sA close parallel to gender arrangements in the Philippines can be found in the machismo/ marianismo cults of Latin America. the reasons they give for the compatibility between social science as it has been practiced and a dictatorial regime are quite to the point. or downright inability of mainstream social scientists to countenance historical and social realities in the Philippines. Mary Hollnsteiner. During the period of martial law (1972-1986).9 While their abstention from penetrating the political beliefs and ideological values indissociably bound up with a functionalist orientation is to be expected. the precaution that development programs avoid stirring tranquil marital waters-all of these reflect alignment with the philosophy of the separate spheres. 198G). report with curious detachment that research and publication activity actually increased after the advent of martial law. were arrested and taken prisoner by the Marcos regime. refusal. have obscured the real problems in Philippine society. Given this friendly alliance. See. and associates at the institute of Philippine CulturelO was seized by military inteliigence and adapted with no trouble to their own ends. is called “father to Philippine sociology”. Makil was director of the Institute of Philippine Culture.544
D. In the United States. sHunt. more “objective” sciences. many professionals from the physical. Makil and Hunt (1981). evaluating the impact of martial law on the profession. a U. Samson. sociology professor at Western Michigan University. One major element is the reliance on quantitative methodology which coincided perfectly with the requirements of the regime’s technocratic think tank.S. privileging values or cultural practices removed from the axis of social and political structures. as it were. but none from the social sciences. as household manager. In fact. Aguilar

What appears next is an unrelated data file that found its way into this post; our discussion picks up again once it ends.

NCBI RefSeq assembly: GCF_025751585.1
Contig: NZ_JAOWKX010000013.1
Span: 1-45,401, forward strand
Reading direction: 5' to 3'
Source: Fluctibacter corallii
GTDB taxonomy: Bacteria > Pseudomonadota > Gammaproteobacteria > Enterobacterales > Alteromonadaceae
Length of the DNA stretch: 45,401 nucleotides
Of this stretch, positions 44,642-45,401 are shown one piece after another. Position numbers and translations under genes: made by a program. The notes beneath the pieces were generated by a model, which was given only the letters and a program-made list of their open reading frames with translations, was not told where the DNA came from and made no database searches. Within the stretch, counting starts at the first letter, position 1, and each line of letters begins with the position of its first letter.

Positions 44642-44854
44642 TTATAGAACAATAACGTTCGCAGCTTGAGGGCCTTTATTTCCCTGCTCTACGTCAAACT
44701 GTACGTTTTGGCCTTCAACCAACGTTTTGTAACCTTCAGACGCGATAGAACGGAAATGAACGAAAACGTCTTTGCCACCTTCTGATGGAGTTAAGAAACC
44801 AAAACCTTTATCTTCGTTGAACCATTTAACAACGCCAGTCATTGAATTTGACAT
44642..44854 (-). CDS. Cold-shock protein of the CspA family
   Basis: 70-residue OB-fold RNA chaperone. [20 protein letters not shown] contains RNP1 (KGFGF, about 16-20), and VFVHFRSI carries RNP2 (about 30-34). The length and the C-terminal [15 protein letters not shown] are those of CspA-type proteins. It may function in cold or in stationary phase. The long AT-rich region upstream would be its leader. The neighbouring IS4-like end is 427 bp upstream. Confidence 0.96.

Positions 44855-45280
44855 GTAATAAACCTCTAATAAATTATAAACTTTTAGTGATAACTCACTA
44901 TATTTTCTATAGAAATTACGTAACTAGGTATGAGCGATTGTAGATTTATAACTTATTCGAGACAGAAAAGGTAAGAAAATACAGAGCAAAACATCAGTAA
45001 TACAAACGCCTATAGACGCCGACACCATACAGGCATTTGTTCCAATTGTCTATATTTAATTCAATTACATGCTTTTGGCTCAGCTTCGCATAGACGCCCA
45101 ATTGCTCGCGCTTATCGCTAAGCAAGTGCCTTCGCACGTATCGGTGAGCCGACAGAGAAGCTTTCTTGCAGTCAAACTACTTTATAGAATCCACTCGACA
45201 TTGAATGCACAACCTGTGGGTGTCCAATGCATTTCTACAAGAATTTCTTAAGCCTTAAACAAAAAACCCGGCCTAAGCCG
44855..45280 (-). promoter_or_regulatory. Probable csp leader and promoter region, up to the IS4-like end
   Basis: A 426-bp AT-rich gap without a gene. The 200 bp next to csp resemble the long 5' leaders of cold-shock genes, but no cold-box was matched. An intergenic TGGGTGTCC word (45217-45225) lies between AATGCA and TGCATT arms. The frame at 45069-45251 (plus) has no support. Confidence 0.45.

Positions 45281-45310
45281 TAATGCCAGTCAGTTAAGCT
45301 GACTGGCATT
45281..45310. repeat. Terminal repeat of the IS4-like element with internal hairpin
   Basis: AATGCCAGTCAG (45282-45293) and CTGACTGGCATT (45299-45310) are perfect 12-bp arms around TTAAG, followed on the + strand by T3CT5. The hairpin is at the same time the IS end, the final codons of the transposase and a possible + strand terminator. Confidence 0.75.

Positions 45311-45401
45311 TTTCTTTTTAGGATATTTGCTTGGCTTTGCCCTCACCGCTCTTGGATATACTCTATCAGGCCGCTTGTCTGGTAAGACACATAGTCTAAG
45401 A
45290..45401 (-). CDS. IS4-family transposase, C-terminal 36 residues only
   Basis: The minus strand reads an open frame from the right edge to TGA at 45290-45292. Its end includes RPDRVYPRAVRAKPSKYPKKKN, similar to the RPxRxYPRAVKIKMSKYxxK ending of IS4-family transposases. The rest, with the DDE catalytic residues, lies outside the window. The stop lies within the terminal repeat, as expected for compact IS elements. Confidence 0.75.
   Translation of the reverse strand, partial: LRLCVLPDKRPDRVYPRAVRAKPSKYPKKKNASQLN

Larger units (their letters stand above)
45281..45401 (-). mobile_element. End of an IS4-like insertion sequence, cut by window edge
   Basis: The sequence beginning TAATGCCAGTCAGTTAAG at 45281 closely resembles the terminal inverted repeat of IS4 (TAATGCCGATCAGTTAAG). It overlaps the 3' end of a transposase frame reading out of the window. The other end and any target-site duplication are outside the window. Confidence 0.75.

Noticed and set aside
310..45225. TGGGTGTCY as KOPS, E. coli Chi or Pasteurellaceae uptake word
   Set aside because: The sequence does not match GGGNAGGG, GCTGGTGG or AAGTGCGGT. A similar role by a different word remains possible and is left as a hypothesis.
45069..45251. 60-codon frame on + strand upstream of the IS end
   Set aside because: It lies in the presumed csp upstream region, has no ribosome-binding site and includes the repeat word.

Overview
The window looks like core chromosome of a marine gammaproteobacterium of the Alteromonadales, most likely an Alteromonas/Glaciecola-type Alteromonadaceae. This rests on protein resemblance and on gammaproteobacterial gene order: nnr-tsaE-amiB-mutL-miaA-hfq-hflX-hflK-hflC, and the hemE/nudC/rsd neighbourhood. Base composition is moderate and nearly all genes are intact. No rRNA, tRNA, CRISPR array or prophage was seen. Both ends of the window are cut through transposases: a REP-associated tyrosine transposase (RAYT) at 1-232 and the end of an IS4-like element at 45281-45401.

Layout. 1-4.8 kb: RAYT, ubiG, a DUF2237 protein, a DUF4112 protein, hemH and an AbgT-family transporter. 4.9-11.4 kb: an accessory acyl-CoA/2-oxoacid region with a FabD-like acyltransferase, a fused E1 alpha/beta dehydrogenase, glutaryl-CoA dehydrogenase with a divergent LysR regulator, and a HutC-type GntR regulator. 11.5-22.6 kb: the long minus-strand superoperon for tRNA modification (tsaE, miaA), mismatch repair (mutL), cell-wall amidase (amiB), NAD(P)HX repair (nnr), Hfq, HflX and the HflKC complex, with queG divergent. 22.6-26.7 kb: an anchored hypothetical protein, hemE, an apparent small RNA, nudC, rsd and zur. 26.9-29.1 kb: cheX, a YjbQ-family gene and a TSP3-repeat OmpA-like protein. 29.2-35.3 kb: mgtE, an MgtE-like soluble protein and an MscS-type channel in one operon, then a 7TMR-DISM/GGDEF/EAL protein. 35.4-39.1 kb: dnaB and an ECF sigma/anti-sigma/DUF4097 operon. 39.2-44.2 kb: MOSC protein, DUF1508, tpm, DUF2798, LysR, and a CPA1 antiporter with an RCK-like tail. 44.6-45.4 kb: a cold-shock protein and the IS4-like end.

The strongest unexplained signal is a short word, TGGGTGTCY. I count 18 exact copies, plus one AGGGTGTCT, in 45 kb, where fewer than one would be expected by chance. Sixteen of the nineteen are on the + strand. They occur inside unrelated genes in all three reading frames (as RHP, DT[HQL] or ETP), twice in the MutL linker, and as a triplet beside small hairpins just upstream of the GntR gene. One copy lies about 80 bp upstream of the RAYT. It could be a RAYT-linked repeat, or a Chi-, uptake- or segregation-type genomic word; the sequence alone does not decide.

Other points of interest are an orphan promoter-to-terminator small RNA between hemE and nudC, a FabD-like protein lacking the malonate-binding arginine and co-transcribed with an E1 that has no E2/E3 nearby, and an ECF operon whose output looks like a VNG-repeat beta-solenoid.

queen of the home. toProgressive social scientists have criticized the way in which this influential group. and function as academic servitors for imperialism. the allocation by gender of complementary tasks presumed to be biologically linked. Fu’rther. D.. the bedrock of mainstream social science in the Philippines. Cott (1977) contends that during the 19th century the sexual oppression of Victorian women allowed them access to the public world as society’s moral guardians.8 Premised on the belief that equality is possible in a hierarchical society. In similar fashion. etc. separate essays by Jaquette and Stevens in Pescatello (1973). 1982. funding for research comes from the United States channelled through Philippine government agencies (David. for example.
. the notion of separate spheres dovetails neatly with functionalism. one can understand or even expect the hesitation. as Makil and Hunt acknowledge. at the time of their essay’s publication. if you will. the state of the art. the collapsing of the wife’s treasurer function with possession of power. no critique of the prevailing perspectives on women would make any sense without taking full account of. finally come to the fore. the “values” orientation of research spearheaded by Frank Lynch.